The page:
His trim figure is thin and wasted. Under closed eyelids he lies flat on his back the way he always has, neck extended and slightly turned to one side, hands clasped lightly over his stomach. He usually breathes softly, dreaming, perhaps. But now, intermittently, he stops breathing altogether for long periods, then breaks out in a series of deep rapid sighs.
Under his bed is an electric train set complete with trees, town, people, animals and countryside, fixed to a 4 x 3 foot rectangle of plywood. It is the train he wanted so as a child some 90 years ago, given to him at last by his youngest daughter, Sophie. When he’s up in his armchair she places it on the bed, and turns it on. He watches intently for long periods, but says nothing. On his face is the knowing smile he puts on to mask confusion, and feign understanding. Yet he focuses on the moving toy train.
The room is spacious, clean, and simply furnished, with a large window overlooking the carefully sculpted yard and woods beyond. His is one of 5 similar bedrooms in an adult care facility. His days are a still sameness. They are spent with several residents in the living room vacantly watching TV. Each inmate, or guest, sits in a recliner beside a small table with a water pitcher and a glass, various magazines, books, boxes of Kleenex, and snacks. An occasional comment finds only a response in the electric voice of TV. A care-giver intermittently makes rounds among scattered coughs and throat clearings, asking if anything is needed, adjusting a pillow, and cheerfully encouraging a drink of water.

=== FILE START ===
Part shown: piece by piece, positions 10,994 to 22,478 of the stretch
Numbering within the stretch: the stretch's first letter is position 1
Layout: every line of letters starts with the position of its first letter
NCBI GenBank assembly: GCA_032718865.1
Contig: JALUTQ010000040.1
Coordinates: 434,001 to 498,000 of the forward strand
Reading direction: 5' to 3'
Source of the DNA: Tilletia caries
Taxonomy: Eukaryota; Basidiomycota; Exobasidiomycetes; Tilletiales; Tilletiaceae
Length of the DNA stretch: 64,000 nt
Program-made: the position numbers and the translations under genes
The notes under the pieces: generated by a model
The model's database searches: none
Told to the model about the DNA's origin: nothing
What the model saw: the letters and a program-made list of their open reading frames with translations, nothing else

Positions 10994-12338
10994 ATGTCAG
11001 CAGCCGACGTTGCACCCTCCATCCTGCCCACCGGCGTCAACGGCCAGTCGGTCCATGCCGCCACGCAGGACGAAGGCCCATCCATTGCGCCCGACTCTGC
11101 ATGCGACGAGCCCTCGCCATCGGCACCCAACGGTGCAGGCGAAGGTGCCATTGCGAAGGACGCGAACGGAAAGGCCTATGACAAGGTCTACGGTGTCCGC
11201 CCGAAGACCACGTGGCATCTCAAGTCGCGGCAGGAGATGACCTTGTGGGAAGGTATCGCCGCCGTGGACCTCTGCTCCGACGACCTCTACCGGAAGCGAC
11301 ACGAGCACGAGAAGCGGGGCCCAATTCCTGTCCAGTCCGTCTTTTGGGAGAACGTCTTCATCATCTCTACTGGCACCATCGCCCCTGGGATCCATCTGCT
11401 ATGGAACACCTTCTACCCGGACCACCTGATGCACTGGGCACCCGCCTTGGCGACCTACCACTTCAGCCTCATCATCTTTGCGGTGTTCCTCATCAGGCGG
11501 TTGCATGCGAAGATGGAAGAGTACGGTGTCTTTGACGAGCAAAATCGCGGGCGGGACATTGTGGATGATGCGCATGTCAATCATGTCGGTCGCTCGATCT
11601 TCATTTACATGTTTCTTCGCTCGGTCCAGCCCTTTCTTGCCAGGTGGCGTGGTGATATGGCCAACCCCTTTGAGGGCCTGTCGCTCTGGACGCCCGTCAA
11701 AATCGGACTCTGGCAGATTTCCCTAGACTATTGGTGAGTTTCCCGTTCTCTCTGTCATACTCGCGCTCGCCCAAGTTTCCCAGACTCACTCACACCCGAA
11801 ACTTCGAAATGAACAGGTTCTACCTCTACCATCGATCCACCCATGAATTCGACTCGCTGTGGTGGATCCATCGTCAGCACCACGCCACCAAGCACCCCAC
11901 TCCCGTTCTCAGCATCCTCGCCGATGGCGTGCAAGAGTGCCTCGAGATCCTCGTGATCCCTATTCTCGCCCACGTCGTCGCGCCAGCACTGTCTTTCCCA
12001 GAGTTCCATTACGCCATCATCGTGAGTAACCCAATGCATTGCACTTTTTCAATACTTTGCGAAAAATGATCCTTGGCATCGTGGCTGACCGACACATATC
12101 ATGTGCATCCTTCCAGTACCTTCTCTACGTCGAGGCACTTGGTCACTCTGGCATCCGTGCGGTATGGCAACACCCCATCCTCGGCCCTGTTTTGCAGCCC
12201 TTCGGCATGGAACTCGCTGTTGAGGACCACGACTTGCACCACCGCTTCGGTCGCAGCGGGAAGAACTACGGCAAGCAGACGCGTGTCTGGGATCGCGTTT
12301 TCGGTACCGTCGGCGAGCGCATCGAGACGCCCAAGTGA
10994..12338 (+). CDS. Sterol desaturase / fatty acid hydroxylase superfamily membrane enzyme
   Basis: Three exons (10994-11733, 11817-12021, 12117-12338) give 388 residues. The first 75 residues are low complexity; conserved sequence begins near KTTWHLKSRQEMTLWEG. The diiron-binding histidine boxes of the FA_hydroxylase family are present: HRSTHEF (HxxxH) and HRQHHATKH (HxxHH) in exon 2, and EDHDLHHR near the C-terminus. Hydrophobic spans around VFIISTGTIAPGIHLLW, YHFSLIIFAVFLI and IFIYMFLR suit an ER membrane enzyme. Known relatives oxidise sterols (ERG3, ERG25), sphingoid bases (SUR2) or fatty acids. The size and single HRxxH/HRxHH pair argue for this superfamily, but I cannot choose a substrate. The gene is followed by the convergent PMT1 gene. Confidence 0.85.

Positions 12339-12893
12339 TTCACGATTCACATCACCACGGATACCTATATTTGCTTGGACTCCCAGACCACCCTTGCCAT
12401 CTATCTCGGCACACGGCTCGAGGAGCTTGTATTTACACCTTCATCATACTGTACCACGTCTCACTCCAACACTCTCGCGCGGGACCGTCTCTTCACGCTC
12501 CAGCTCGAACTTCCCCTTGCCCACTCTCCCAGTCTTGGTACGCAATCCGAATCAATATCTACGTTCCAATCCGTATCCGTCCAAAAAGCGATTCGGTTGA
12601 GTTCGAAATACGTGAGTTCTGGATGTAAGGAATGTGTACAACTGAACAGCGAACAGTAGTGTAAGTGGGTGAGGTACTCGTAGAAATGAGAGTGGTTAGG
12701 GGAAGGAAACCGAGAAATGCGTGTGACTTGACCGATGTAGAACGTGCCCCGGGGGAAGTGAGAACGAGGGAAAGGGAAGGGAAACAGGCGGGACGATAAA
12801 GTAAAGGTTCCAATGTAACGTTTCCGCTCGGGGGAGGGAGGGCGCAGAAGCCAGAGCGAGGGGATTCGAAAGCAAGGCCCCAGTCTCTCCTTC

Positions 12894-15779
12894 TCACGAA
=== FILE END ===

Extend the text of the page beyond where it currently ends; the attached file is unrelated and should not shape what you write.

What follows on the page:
He appears to watch TV even though it is something he has always despised. And feared; from the first he declared it would limit and enclose the human mind and imagination within an electronic box. He scorned the contention that TV would inform, educate, and civilize our old isolated world, revealing to us our shared human condition. He is unaware that his dire prediction may actually apply to himself, now, as he stares unknowing at the electronic being. At times he breaks free, dozes, and perhaps dreams. That ritual is broken only by visits to the bath, the toilet, and meals; or as now, when there is a visitor.
As he fixedly watches his train a helium balloon floats up and sways and tugs at its anchor string. Across one wall is a long PC generated banner proclaiming ‘Happy 94th Birthday!’ Sophie sits at the bedside holding a battered looking 8 ½ x 11 spiral bound notebook with 9/11/95 written darkly in marking pen across the front. Several more lie on the bedside table. A letter is clipped inside the front cover, and reads as follows:
“I always feel admiration, gratitude, and no small degree of humility when I visit. There is something substantive yet ephemeral in the inter and intra-generational events we share. It struck me at Melba’s 9oth birthday that the notebooks we keep to communicate with one another capture the essence of these weeks and years during which we grow old together, with the knowledge that we will, even with the best of luck, likely each reach our own notebook stage one day.”